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BlackRock reorganizes active equity unit, turns more to computer-based quant strategies

BlackRock (BLK) is reorganizing its active equity investment platform, which will see it reduce staff and rely more on cheaper strategies based on quantitative computer models.

BlackRock will break out its active equity offerings into four product ranges, which includes launching the new Advantage series, confirmed spokesman Ed Sweeney.

The Advantage series will consist of core alpha strategies and an expanded range of income funds, which includes both new investment offerings and the conversion of certain existing funds with roughly $8 billion in assets. Of the $8 billion, about $6 billion is going to quantitative strategies, while $2 billion is moving to outcome-based solutions.

“The active equity industry needs to change,” said Laurence D. Fink, chairman and CEO, in a news release announcing the change. “Asset managers who simply use the same techniques and tools from the past will limit their ability to generate alpha and deliver on client expectations.”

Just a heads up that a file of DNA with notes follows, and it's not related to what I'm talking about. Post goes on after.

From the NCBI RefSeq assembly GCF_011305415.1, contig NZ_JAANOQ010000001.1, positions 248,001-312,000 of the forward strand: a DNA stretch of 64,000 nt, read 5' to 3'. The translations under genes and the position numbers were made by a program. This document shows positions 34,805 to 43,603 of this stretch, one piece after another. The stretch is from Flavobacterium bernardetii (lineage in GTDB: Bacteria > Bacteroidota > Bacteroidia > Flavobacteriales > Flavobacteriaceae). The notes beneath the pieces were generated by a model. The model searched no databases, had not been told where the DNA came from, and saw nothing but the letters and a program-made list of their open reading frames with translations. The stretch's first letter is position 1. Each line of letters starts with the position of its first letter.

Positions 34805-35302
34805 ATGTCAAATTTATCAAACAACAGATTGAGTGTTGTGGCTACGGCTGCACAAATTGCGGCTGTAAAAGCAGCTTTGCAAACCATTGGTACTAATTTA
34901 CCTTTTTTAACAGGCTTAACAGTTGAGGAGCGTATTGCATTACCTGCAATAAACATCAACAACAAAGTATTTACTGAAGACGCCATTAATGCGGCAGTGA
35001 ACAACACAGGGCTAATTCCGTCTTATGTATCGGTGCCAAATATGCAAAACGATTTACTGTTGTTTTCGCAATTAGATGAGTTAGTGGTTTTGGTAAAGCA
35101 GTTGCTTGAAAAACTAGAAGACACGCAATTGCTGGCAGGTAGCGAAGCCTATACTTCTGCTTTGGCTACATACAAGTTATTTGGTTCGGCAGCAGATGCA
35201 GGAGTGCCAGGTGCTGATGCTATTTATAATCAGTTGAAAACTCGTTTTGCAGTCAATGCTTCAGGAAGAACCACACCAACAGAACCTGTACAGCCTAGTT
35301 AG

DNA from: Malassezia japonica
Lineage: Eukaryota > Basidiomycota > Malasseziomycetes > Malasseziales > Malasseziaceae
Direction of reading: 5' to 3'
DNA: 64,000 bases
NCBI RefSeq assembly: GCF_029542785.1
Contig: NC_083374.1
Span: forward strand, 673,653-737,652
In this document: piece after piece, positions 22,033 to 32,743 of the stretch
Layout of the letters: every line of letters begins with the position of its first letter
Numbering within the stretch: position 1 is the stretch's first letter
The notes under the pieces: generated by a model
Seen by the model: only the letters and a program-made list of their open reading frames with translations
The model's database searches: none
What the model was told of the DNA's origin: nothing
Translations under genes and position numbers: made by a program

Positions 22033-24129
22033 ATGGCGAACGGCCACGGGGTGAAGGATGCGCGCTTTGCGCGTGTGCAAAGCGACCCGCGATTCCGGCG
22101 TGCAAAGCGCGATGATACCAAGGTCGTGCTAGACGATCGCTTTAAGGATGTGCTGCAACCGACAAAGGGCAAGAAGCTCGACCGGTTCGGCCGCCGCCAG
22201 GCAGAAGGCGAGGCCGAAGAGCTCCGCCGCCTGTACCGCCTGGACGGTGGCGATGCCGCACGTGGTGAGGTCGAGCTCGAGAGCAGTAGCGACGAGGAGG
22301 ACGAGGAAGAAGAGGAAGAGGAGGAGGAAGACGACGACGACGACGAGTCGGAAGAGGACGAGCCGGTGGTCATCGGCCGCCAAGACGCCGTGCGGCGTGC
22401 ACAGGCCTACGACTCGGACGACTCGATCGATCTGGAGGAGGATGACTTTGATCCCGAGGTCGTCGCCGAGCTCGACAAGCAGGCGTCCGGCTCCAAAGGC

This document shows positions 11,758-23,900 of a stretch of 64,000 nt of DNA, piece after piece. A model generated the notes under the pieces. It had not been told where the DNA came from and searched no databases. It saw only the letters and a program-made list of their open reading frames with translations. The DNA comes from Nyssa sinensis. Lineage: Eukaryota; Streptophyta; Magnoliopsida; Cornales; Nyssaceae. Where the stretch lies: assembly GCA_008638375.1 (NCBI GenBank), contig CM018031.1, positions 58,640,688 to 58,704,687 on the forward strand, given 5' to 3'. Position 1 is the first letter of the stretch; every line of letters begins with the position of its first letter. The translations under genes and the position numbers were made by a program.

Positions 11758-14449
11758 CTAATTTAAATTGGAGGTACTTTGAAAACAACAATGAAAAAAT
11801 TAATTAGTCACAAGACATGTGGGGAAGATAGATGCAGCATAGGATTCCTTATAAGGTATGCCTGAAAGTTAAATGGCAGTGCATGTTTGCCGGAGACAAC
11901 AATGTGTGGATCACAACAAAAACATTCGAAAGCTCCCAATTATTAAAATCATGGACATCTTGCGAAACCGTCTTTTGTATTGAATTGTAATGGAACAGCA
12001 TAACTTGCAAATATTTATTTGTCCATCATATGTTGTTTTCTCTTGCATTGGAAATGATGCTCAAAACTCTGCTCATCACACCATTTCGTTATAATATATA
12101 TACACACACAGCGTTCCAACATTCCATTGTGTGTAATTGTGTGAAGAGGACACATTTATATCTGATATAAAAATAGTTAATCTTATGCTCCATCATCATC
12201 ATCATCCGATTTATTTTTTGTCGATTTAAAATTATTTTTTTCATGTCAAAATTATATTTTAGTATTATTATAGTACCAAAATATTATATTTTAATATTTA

The changes BlackRock is making include shifting certain investment teams, primarily in the U.S., around a more focused investment strategy lineup, while also shifting resources and responsibilities within teams to best leverage BlackRock's platform.

Strategy or portfolio management repositioning will affect about $30 billion in assets under management — around 11% of total active equity AUM. There will be no repositioning of active equity strategies currently managed outside of the U.S.

These changes will result in approximately $30 million of annualized savings to clients from lower fees.

The four distinct ranges for BlackRock's active equity strategies will be: Core alpha, products for clients seeking market returns plus outperformance over a benchmark with lower levels of risk; high-conviction alpha, for clients seeking higher risk/return products; outcome-oriented strategies designed to provide clients with specific outcomes, such as income or sustainable investment strategies; and country and sector specialty, offering clients specific country and sector exposures.

There will also be roughly three dozen staff reductions because of the reorganization. Most of these reductions will be in traditional portfolio management. The firm anticipates the headcount to be flat over the next 18 months to two years.

BlackRock's AUM was $5.1 trillion as of Dec. 31.